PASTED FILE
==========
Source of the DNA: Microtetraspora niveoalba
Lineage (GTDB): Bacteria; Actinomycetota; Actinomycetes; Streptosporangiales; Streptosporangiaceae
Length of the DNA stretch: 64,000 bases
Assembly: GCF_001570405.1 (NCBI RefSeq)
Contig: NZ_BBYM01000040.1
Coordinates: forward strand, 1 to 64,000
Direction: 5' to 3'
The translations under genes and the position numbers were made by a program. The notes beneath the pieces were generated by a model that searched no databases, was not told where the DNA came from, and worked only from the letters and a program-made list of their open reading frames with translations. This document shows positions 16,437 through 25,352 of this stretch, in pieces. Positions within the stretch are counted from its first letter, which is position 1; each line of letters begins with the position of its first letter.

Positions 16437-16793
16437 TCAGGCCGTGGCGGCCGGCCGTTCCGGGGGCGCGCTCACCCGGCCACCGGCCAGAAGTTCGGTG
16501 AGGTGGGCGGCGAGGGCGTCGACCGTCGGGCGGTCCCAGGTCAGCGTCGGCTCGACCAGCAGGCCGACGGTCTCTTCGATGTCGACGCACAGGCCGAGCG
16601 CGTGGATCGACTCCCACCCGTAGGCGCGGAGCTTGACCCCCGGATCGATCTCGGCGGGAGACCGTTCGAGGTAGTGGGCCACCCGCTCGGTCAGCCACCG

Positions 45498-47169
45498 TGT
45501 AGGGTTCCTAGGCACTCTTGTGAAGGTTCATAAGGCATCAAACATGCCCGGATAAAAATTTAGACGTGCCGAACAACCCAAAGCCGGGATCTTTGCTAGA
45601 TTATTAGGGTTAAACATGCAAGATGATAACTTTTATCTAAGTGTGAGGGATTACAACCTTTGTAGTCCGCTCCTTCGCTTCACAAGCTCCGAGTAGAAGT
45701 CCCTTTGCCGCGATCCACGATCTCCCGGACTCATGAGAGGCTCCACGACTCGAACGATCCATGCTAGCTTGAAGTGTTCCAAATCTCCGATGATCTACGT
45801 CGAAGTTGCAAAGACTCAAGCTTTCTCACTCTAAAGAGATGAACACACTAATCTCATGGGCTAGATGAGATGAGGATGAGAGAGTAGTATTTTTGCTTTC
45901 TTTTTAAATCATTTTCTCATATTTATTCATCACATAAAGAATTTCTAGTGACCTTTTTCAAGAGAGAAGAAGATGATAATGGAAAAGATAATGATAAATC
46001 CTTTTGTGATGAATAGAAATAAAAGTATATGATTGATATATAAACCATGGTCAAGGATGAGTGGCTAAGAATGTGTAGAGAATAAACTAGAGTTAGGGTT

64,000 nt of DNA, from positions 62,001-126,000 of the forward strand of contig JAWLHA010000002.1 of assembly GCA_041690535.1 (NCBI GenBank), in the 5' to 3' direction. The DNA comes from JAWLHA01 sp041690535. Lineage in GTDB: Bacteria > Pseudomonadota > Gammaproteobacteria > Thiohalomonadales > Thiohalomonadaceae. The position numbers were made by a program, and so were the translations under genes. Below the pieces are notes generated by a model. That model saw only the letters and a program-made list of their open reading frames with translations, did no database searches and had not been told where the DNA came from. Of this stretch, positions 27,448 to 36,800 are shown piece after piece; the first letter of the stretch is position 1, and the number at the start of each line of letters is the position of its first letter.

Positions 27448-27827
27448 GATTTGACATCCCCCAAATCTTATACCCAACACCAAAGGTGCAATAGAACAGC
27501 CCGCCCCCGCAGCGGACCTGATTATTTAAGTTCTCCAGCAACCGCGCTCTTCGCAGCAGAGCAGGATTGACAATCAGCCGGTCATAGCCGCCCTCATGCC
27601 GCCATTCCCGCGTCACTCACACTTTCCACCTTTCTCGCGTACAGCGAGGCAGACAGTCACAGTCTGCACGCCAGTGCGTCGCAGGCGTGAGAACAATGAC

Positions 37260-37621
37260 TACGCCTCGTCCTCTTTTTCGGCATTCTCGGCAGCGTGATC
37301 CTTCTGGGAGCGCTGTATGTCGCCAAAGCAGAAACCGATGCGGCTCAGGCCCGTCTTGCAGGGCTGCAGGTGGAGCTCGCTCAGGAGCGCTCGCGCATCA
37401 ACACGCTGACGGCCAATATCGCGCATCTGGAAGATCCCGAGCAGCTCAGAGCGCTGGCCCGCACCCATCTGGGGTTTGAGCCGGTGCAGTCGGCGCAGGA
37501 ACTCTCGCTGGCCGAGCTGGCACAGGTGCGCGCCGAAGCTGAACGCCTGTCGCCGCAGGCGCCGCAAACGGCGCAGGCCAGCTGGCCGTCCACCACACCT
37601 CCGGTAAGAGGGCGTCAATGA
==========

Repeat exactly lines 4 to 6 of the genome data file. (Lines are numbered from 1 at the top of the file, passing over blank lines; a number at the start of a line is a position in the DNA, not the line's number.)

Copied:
Assembly: GCF_001570405.1 (NCBI RefSeq)
Contig: NZ_BBYM01000040.1
Coordinates: forward strand, 1 to 64,000